Posts Tagged ‘austerity’

US-austerity

We often associate austerity with the economic policies imposed in Europe, especially Greece, since the crash of 2007-08.

However, as the chart above demonstrates (from the Wall Street Journal), the United States has pursued its own version of austerity in the years since the Great Recession began in late 2007. Total state, local and federal government spending, adjusted for inflation, shrank 3.3 percent since the beginning of the recession, compared with an average increase of 23.5 percent over comparable periods in past postwar expansions.

And, of course, the effects of such austerity have been unevenly distributed across the population, with large corporations and wealthy individuals gaining and everyone else finding themselves on the losing end.

deficit_god

Special mention

huck1aug skitso

1795

Special mention

167409_600 167435

slide_445146_5909384_free

Blu, Thessaloniki (24 October 2011)

931727

source

CJXP1MsUwAA_HkH

Special mention

jm071415_COLOR_Greece_Euro__15551413_8col lb0710cd_15527189_8col

CJzJhTtW8AAcnqg

The details of the agreement between Greece and its European creditors are now available. And there’s no doubt about it: this (as the top-trending Twitter hash tag puts it) is a coup. Greece has been forced to surrender (or, given the upcoming debate in parliament, to have the freedom to consider surrendering) a large part of its national sovereignty in exchange for a new European Stability Mechanism program bailout.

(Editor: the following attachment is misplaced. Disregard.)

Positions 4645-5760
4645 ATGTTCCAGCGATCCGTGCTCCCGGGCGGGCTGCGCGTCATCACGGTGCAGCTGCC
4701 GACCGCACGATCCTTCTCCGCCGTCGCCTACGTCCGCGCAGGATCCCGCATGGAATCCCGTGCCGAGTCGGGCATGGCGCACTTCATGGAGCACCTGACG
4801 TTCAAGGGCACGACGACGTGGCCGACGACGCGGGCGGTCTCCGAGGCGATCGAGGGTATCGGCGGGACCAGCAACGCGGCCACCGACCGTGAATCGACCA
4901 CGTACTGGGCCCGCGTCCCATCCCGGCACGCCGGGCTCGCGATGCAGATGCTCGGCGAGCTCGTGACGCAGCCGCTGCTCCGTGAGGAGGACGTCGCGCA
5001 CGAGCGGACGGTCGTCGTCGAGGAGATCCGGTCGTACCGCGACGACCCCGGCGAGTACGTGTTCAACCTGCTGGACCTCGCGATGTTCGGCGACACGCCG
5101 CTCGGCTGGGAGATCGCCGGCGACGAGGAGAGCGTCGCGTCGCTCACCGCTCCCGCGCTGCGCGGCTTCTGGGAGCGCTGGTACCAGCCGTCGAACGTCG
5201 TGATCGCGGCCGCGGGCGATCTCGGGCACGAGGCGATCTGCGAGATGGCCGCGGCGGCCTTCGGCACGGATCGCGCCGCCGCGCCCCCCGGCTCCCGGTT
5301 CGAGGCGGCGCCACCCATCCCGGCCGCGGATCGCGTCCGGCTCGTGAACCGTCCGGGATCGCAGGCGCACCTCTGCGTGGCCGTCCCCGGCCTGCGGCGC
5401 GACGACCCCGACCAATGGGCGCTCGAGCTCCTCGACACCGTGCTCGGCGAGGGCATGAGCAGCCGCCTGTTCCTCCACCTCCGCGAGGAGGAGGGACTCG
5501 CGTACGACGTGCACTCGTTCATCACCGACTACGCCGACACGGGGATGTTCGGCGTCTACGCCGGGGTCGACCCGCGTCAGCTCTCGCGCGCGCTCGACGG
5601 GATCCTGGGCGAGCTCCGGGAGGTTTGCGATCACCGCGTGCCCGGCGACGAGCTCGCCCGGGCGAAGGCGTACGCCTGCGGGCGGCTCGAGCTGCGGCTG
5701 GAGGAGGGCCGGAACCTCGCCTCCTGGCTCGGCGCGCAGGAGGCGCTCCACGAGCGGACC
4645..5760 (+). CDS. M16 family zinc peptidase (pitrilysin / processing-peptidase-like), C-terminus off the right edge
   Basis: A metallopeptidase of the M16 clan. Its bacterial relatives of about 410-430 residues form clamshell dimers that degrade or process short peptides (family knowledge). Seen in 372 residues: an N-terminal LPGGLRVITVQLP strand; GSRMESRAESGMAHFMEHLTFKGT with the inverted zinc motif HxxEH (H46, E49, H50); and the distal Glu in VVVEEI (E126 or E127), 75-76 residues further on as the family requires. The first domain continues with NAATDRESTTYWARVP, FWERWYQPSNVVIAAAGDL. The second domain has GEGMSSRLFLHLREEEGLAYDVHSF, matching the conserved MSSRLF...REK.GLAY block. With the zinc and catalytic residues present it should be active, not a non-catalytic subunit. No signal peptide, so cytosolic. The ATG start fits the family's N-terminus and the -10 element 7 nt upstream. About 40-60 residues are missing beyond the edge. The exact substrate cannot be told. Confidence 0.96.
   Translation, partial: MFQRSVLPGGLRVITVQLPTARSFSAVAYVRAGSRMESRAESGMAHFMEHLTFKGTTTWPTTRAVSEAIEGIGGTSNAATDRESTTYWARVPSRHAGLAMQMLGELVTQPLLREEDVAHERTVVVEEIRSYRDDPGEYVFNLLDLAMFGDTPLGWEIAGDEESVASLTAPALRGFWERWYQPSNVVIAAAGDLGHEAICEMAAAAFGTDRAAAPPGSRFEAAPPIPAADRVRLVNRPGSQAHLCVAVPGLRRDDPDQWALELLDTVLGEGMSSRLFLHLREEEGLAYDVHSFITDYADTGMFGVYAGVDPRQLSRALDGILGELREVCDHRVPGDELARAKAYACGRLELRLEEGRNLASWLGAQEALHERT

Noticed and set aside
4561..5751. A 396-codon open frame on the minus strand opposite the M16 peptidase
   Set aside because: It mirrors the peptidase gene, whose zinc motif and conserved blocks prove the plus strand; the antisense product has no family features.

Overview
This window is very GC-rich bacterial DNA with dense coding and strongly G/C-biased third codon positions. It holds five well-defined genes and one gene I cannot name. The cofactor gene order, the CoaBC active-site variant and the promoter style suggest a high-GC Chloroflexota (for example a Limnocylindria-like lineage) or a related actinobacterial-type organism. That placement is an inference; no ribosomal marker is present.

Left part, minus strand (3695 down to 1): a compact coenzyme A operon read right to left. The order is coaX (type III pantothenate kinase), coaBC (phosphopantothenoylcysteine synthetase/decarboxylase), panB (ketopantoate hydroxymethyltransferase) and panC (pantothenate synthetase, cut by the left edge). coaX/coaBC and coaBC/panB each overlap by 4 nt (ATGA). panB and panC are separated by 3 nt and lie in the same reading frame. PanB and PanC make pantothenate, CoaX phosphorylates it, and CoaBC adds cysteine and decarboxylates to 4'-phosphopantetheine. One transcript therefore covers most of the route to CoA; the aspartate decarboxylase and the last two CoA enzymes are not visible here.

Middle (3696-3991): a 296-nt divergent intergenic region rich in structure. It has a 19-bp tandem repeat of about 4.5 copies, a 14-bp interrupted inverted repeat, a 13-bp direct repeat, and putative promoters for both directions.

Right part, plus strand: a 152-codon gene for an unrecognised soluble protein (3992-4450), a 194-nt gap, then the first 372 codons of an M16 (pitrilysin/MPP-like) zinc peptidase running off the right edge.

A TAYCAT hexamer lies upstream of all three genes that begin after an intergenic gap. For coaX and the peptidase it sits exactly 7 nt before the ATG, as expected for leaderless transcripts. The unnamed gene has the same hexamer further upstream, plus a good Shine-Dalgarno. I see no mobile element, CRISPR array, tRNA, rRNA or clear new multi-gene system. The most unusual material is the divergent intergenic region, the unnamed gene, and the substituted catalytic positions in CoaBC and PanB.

Alexis Tsipras [ht: sk] may or may not be a hero, “who fought like a lion against unfathomably large interests” and made it possible for Greece “to live to fight another day.” But that’s really beside the point. So, in the end, is Greek sovereignty—and, for that matter, the humiliating terms sponsored by Germany.

Because what we’re really witnessing is a coup in Europe as a whole. Merkel, Tsipras, Schäuble, and the rest are just the dramatis personae of a series of events that have turned the European project against its own people.

The dream, of course, was to expand democracy, eliminate national rivalries, and promote universal prosperity. But now the European project has become a nightmare of enforcing the conditions of creating and capturing profits—of large enterprises and banks—across an entire continent. And anything that gets in the way—whether existing pensions and state-owned enterprises or rehiring doctors, nurses, and cleaning women—will be sacrificed on the altar of those free-flowing profits.

And who are the losers? The hundreds of millions of workers, farmers, students, young people, and children who are being forced to endure extraordinary levels of unemployment, poverty, and economic insecurity in order to promote a post-2008 recovery that is benefiting only a tiny minority across the continent. And that’s just as true in Germany as in Greece, in England as in Spain. Not to the same degree, of course. But the current negotiations over Greek debt—in which all of their leaders and finance ministers have participated and to which they have given their assent—have demonstrated to the working people of Europe that nothing will be allowed to stand in the way of the interests of the free deployment of capital under conditions that are administered by the troika.

And if an entire nation has to be humiliated in order to serve as an example, so be it. . .

tumblr_nr88fntR0y1qcxeloo1_1280

Special mention

166263_600 68836576-189d-4b14-8acf-3000c83672eb-2060x1406